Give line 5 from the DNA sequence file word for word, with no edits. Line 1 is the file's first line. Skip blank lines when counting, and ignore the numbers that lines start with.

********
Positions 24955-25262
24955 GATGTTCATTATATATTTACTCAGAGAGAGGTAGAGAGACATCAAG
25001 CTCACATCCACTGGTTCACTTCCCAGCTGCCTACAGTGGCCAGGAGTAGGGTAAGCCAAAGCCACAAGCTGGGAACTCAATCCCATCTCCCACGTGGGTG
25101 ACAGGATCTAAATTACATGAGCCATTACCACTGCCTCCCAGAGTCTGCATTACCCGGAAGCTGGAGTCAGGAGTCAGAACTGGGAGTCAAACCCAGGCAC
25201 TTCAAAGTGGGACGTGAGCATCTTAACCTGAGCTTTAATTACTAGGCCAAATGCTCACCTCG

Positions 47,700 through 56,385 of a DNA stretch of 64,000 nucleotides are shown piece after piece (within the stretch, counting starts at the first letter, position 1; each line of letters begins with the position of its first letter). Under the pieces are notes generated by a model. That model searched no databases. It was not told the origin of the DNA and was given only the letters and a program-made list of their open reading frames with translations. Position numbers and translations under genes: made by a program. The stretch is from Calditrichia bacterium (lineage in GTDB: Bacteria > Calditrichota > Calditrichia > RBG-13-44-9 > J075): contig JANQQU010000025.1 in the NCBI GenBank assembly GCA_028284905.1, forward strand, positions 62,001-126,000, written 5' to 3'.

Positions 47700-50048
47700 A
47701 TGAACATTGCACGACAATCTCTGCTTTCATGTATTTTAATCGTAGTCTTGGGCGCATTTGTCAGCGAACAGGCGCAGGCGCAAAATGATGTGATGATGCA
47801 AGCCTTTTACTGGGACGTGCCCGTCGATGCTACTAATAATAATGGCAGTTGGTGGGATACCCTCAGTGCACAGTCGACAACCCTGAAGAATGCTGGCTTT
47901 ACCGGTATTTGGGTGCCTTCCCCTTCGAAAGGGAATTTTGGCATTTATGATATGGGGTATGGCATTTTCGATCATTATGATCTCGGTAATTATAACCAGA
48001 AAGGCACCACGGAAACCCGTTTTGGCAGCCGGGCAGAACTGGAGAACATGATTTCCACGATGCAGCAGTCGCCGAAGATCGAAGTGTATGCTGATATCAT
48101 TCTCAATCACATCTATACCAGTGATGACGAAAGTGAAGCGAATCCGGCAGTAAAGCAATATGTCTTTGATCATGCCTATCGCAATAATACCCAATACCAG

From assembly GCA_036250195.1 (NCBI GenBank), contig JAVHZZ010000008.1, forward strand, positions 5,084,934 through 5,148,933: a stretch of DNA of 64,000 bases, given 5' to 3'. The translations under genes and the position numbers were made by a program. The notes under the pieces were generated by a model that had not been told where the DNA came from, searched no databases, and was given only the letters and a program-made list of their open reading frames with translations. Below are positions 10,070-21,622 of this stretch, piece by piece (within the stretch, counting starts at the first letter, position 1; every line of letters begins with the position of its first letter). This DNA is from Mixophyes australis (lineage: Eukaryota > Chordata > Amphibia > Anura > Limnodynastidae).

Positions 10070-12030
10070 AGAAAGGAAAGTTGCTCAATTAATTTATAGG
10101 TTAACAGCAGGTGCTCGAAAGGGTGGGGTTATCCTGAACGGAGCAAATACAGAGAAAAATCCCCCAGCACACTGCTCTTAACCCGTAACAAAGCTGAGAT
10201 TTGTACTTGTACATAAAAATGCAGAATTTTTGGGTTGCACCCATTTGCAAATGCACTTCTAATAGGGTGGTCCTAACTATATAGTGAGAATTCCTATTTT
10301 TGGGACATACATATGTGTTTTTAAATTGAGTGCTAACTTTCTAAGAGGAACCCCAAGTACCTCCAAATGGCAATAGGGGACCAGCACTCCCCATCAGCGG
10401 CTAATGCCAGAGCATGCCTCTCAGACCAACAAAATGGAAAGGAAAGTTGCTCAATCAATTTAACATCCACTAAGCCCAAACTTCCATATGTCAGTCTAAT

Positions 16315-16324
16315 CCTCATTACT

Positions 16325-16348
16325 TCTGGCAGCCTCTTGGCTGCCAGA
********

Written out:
25201 TTCAAAGTGGGACGTGAGCATCTTAACCTGAGCTTTAATTACTAGGCCAAATGCTCACCTCG